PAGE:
Canadian gold mining company Banro will start producing gold at its Democratic Republic of Congo mine on Oct. 10, ramping up output to 120,000 ounces per year by January, the company said on Wednesday.

Banro's Twangiza mine, in the eastern province of South Kivu where rebel groups operate, is the first new gold mining project in Congo for more than half a century.

Twangiza, high in the hills of eastern Congo, is the first of four mines the company plans to open on a 200 km gold belt, with a total production target of 400,000 ounces per year by 2014, Gary Chapman, the company's vice president of operations, told Reuters during a presentation at the site.

We think we've got a similar belt to the Ashanti gold belt in Ghana, Chapman said, adding that the company was focused on maximising short term cash flow from Twangiza up to $120 million per year to finance the next three mines.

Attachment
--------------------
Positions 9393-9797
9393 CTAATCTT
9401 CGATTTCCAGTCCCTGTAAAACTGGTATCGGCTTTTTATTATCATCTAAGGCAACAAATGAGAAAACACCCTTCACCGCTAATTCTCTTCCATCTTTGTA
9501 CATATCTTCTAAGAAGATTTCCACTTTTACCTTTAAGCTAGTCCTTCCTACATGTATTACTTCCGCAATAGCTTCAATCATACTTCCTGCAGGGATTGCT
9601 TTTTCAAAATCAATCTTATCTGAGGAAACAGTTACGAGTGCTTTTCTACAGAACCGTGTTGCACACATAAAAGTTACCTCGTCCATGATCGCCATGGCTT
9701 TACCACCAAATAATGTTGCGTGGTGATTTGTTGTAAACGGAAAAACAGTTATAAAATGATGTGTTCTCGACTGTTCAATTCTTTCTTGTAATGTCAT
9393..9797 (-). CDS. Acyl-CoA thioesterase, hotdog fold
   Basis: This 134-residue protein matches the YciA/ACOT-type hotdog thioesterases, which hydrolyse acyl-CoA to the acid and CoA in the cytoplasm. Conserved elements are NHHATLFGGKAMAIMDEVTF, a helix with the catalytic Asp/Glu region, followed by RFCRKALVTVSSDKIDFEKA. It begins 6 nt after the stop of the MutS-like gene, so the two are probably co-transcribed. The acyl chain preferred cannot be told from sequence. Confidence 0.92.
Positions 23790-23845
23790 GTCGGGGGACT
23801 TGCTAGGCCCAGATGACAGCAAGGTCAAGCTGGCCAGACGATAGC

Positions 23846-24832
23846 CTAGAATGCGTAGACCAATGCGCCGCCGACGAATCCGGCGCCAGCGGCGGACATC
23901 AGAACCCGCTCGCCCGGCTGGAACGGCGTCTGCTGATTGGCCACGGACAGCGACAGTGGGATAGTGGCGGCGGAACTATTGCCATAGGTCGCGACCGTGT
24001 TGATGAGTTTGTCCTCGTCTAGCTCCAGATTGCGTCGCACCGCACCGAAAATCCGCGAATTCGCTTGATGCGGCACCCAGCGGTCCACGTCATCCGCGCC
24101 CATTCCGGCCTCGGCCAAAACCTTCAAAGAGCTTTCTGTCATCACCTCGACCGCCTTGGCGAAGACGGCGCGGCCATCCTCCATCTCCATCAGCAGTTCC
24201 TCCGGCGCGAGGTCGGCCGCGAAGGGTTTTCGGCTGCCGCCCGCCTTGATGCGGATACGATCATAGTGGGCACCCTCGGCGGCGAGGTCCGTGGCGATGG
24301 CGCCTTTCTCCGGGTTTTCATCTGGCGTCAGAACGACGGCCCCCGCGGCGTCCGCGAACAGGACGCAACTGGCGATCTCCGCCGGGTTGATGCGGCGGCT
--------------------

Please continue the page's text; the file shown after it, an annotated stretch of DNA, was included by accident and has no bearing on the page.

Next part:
Banro will achieve this by focusing on cheaper-to-exploit oxide resources before moving to its sulphide resources in five years' time, Chapman said.

The company says Twangiza's confirmed oxide deposits total 1.3 million ounces and will cost less than $500 per ounce to produce. Spot gold was trading at around $1,615 an ounce late on Wednesday.